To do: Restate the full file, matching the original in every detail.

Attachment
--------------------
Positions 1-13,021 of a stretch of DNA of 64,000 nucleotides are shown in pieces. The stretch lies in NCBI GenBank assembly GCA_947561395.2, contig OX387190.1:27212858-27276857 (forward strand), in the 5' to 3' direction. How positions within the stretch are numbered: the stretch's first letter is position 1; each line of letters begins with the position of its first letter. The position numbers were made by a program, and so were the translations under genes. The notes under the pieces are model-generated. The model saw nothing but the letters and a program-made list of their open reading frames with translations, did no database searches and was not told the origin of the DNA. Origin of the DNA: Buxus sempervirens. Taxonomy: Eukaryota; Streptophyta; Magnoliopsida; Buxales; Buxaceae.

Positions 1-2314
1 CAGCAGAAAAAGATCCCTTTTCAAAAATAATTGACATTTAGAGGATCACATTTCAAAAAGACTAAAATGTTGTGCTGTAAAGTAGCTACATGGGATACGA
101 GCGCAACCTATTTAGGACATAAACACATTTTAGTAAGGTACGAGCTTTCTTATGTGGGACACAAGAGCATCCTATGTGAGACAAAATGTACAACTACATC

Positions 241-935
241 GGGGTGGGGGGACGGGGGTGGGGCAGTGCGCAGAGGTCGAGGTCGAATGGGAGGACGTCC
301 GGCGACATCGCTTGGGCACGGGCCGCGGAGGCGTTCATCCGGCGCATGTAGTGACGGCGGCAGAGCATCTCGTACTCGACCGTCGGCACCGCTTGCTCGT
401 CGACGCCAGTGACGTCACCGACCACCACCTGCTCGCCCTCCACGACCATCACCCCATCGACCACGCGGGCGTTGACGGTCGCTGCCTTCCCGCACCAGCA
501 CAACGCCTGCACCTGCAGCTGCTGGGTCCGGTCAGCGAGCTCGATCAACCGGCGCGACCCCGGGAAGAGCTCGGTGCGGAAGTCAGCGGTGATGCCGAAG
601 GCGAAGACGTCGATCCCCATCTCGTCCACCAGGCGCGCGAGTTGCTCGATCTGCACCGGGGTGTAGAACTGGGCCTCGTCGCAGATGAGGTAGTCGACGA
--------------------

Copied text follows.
Positions 1-13,021 of a stretch of DNA of 64,000 nucleotides are shown in pieces. The stretch lies in NCBI GenBank assembly GCA_947561395.2, contig OX387190.1:27212858-27276857 (forward strand), in the 5' to 3' direction. How positions within the stretch are numbered: the stretch's first letter is position 1; each line of letters begins with the position of its first letter. The position numbers were made by a program, and so were the translations under genes. The notes under the pieces are model-generated. The model saw nothing but the letters and a program-made list of their open reading frames with translations, did no database searches and was not told the origin of the DNA. Origin of the DNA: Buxus sempervirens. Taxonomy: Eukaryota; Streptophyta; Magnoliopsida; Buxales; Buxaceae.

Positions 1-2314
1 CAGCAGAAAAAGATCCCTTTTCAAAAATAATTGACATTTAGAGGATCACATTTCAAAAAGACTAAAATGTTGTGCTGTAAAGTAGCTACATGGGATACGA
101 GCGCAACCTATTTAGGACATAAACACATTTTAGTAAGGTACGAGCTTTCTTATGTGGGACACAAGAGCATCCTATGTGAGACAAAATGTACAACTACATC

Positions 241-935
241 GGGGTGGGGGGACGGGGGTGGGGCAGTGCGCAGAGGTCGAGGTCGAATGGGAGGACGTCC
301 GGCGACATCGCTTGGGCACGGGCCGCGGAGGCGTTCATCCGGCGCATGTAGTGACGGCGGCAGAGCATCTCGTACTCGACCGTCGGCACCGCTTGCTCGT
401 CGACGCCAGTGACGTCACCGACCACCACCTGCTCGCCCTCCACGACCATCACCCCATCGACCACGCGGGCGTTGACGGTCGCTGCCTTCCCGCACCAGCA
501 CAACGCCTGCACCTGCAGCTGCTGGGTCCGGTCAGCGAGCTCGATCAACCGGCGCGACCCCGGGAAGAGCTCGGTGCGGAAGTCAGCGGTGATGCCGAAG
601 GCGAAGACGTCGATCCCCATCTCGTCCACCAGGCGCGCGAGTTGCTCGATCTGCACCGGGGTGTAGAACTGGGCCTCGTCGCAGATGAGGTAGTCGACGA